I have grow a large variety of hot pepper plants, and this year I have added a lot more to the garden. I like to collect seeds and I know the ones that have been around for decades (some centuries) are safe to collect seeds from (and I plan to use both glue and cheesecloth to keep them from crossing) but I wondered, at what point can you safely collect seeds from hybrids and have them produce true? It's very frustrating because very few seed companies label whether their seeds are hybrids or not. I don't mind buying seeds, but I'd like to be able to collect the ones that I do with confidence.
Hybrids are hybrids forever. The only way to save seed from a tomato plant that you would like to reproduce for the following year is to hand pollinate it with its own pollen (self pollinated) and keep it segregated from all other tomato plants. Before you can pollinate the flower, it has to be protected from bees and other insects that will pollinate it with pollen from whatever plant they came from. As bees flitter from plant to plant for food, pollen sticks to their hairy legs that pollinate the flowers.
I don't know what I was thinking when I wrote the above as steadycam3 pointed out to me. He was right but it took me a bit of time to figure out what he was referring to. So ignore my incorrect advise and take cuttings instead. They will root in plain water. It is what my daughter also does to gain more tomato plants. Best of all, they are free.
In blomma's post above the first sentence is about hybrids. The rest of the paragraph is about collecting seed from any plant and does not refer to hybrid plants. .seeds from hybrid plants will not come true no matter how carefully you guard its pollination.
Tomatoes for the most part self pollinate. While it varies with situation, the number of open pollinated tomatoes varieties which one would expect to have crossed seed is 5%. What that means is if one were to save seed from 20 varieties on the average some seed from one of those varieties would be crosses. Not all the seed from that variety will be crossed, but some of it will.
Peas and beans are even better. Last year I grew dragon's lingerie and pencil pod black wax next to each other. When I say next to each other I mean the two beds ran together along one edge. I had what may be 2 crossed seeds out 2000 seeds I saved from both varieties.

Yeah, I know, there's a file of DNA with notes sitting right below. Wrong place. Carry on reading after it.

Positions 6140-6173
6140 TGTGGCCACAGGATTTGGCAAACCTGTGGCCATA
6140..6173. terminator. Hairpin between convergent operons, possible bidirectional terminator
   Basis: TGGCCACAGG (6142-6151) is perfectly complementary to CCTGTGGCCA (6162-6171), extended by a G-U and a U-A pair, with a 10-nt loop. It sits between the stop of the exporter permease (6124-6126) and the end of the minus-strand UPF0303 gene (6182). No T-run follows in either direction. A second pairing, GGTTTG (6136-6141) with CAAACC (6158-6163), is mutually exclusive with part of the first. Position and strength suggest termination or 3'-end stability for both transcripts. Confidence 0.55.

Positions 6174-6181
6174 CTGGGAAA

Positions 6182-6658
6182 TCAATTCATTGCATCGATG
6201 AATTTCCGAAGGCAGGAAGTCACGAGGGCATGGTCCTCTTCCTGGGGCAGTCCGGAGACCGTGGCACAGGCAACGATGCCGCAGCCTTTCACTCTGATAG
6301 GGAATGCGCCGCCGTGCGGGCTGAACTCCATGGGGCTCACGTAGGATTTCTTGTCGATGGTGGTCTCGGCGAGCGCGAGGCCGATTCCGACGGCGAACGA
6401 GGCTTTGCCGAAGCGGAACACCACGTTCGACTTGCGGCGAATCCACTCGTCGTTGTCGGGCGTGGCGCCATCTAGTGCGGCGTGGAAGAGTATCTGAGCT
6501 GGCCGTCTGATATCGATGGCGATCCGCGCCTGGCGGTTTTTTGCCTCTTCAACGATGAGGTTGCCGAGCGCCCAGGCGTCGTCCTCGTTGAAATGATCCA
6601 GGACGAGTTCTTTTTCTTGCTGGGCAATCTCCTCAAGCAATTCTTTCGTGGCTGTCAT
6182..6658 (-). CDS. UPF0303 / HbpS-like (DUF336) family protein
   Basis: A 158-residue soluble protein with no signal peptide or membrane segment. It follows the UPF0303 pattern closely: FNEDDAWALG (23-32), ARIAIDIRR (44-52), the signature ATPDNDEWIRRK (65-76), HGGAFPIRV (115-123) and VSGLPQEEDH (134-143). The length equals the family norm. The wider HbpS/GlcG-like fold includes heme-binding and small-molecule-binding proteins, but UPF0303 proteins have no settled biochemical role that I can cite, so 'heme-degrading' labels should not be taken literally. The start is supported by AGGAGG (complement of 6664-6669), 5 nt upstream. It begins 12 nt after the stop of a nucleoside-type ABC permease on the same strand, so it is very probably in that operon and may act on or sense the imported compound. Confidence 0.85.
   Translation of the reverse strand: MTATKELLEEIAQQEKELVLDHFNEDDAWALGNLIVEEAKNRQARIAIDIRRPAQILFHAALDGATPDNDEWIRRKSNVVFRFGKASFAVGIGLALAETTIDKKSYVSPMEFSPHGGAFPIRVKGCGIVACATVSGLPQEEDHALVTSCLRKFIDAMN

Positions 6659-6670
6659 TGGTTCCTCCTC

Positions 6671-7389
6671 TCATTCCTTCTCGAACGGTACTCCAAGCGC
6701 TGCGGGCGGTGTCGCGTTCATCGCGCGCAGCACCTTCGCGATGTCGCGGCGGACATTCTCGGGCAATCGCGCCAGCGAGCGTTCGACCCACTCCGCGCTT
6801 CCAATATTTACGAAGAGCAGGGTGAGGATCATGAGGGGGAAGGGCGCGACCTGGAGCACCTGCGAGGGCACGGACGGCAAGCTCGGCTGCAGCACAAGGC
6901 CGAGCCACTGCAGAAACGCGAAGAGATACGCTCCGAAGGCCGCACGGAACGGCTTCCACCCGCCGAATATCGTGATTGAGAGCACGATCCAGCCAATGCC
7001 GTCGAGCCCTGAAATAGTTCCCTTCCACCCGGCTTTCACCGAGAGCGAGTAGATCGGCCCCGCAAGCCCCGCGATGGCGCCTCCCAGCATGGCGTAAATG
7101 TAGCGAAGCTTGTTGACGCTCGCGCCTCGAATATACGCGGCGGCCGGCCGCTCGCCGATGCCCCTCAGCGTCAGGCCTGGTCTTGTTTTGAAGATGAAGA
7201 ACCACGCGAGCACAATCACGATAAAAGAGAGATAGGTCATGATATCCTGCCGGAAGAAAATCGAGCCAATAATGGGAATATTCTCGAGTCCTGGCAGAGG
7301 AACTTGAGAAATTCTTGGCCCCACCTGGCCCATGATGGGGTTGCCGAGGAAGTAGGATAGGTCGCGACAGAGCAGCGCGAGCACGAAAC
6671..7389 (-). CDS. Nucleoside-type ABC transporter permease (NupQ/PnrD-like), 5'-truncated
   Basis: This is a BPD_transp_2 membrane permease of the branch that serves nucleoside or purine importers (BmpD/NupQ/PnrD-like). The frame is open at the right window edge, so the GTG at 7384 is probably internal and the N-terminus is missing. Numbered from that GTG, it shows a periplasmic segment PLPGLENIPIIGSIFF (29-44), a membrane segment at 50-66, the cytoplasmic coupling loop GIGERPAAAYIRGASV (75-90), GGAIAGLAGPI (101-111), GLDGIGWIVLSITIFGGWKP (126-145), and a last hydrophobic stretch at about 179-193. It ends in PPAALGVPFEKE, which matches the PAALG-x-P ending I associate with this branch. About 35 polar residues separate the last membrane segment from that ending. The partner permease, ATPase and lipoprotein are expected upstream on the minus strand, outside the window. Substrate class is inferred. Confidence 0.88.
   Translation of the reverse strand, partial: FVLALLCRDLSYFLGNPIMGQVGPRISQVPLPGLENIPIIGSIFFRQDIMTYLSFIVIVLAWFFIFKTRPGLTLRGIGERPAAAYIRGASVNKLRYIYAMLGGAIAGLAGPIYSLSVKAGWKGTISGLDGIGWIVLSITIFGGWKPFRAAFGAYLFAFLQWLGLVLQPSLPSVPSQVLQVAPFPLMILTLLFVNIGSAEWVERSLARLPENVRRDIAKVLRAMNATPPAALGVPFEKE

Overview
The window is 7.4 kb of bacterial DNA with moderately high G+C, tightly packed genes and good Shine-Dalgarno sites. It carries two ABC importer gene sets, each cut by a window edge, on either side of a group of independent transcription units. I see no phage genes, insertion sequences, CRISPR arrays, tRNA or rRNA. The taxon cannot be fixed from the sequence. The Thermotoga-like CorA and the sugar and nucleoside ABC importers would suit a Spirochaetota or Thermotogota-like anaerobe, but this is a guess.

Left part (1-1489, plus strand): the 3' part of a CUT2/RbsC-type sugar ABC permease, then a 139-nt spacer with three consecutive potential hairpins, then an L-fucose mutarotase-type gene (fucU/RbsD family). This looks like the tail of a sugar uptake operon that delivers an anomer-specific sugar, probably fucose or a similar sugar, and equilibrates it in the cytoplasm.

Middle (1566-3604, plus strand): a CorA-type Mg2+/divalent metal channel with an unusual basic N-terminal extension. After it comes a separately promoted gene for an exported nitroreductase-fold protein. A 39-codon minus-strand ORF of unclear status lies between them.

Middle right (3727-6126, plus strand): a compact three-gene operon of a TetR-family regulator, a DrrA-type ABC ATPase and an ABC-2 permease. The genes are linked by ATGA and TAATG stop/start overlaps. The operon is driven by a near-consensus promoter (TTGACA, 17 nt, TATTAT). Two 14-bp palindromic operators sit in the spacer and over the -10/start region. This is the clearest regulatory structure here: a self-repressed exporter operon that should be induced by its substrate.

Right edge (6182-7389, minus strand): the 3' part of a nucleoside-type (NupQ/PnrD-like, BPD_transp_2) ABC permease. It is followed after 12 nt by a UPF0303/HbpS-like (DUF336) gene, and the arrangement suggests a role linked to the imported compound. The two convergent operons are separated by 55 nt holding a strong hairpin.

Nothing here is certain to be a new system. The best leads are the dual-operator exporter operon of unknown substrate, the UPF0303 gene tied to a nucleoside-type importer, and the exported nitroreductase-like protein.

Peppers cross much more easily than tomatoes and generally need an effort made to keep them from crossing.
If you have grown more than one variety of squash or pumpkin of the same species they will almost certainly be crossed.
Is it worth saving your own seed. I find it to be. I choose my varieties based on the ability to save seed from them. There many thousands of people saving seed. Where ever you see an heirloom variety we still have it because some family saved seed generation after generation.
One of the better books about seed saving is Suzzane Ashworth's "Seed to Seed."
Seed Seed Saver's exchange is also a place to find information. They put out a yearbook that comes with a paid membership that lists what other members have in the way of seed that they saved.
steadycam3 wrote:In blomma's post above the first sentence is about hybrids. The rest of the paragraph is about collecting seed from any plant and does not refer to hybrid plants. .seeds from hybrid plants will not come true no matter how carefully you guard its pollination.
So, what is your point?? Read it again.
I wrote I collected seeds from a cherry tomato called Sweet Thing. IT IS A HYBRID. I also stated what plants and characteristics I got from those plants. I gave my daughter the same seeds and her experience was the same as mine. Both of us decided it is not worth saving tomato or pepper seeds. My guess is that at least 98% of tomato plants grown today are all hybrids. The other 2% is heirlooms.
The tomato varieties I used to grow (now refered to as heirlooms) called Bonnie Best, and Earliana. Both are 65 days and early with a great tast. I bought the seeds from Henry Fields, mail order (before computer age). The closest I can find now is Early Girl, which is somewhat later and is a hybrid. I did come across a website that offered Bonnie Best but they couldn't swear that it was true to form.
Blomma, I was not disagreeing with you. I was just making sure the person asking the question did not think that doing what you advised about pollination would solve the problem of hybrids not coming true. Probably unnecessary for me to point that out...yes.
You were right. I don't know what I was thinking when I wrote the above as you pointed out to me. I know better. It took me a bit of time to figure out what you were referring to. I must have been thinking of non-hybrid plants. So, ignore my incorrect advise and take cuttings instead. They will root in plain water. It is what my daughter also does to gain more tomato plants. Best of all, they are free.